Rarely in a NAV implementation that the problem you get stuck on is techincal. As we all know, Dynamics NAV aka Navision is simple to implement and simple to customize. It’s one of the reason why it’s the dominate mid market ERP today.
Most of the challenges you’ll face are with people. And one of the toughest challenges when implementing Dynamics NAV is working with 3rd party consultants the end user company hired to help them implement a new system.
Perhaps, this is one of the bad side affects our industry has brought on to ourselves. With too many software partners not knowing what they’re doing (or as some people call them: crooks), it’s natural for clients to feel fearful that their implementation will fail. So the client will naturally want to bring an objective 3rd to give second opinions and help the client through this transition.
Most of the time, these 3rd party consultants will have years and years of experience in the accouting software industry. They will often hold certifications, have CPA or MBA background, have good relationship or are friends with either the owner or a top executive of the company, and may have developed or sold the old system they’re replacing with Dynamics Navision.
Having worked with the client before you come in, they’re often unusally firm on how they want things to progress. The challenge is to work with them and sell them on your game plan to get the client implemented successfully.
Some of the pitfalls when implementing through a 3rd party consultants are:- They try to lead the implementation even though they do not understand NAV or the implementation process- They claim knowedge of all aspects of clients business, often they don’t.- Get caught up with “what should be there” instead of opening their mind to new ways for the clients to get things done- They are pressured to be productive, so they often take a small pieces of a business process and create unnecessary steps, error checks, reports that sounds great verbally, but inpractical when actually doing it.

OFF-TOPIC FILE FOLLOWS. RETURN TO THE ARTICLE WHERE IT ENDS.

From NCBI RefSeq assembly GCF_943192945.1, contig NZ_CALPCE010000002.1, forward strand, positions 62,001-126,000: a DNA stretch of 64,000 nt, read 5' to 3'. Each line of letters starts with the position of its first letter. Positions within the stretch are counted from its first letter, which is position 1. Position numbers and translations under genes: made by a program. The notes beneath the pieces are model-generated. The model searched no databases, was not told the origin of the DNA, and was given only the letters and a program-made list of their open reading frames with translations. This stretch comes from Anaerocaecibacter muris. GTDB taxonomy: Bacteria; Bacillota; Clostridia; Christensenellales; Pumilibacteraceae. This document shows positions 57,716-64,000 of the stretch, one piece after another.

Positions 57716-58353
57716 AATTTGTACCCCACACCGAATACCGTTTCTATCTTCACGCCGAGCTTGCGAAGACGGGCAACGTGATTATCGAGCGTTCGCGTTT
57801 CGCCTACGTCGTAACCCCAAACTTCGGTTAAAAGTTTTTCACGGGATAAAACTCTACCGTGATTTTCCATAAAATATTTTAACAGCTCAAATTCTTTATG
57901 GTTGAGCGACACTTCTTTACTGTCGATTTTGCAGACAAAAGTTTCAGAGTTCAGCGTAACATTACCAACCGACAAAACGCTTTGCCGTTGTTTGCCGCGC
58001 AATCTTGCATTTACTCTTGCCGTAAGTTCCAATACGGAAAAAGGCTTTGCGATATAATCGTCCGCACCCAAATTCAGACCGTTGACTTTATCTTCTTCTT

In addition, some of the non-implementation problems you may encounter are:- Eating into the client’s IT budget- Clients avoids responsibility for the implementation of Navision- Thrid party consultants have their own priorities
As an implementor, you cannot simply brush these people aside. Obviously, they’re able win the hearts and minds of the top executives in order to get the contract. Brushing them aside would award you with the biggest enemy during and after the implementation.
Unfortunately, years in the accounting or ERP software business are not useful if the person has no NAV experience. I equate that to hiring a general doctor and asking him/her to perform heart surgery.
This is not to say that companies does not need 3rd party consultants. They are important to fulfill key expertise you may not have. They are also potential key allies during implementation to convince the users of the ideas and changes in business processes. This is true especially if they have a close relationship with the company management.
Some of the benefits they provide are:- Organize the relevent people during interview process- Cut through the politics and get you the information you need- Help you get the implementation moving when it has stalled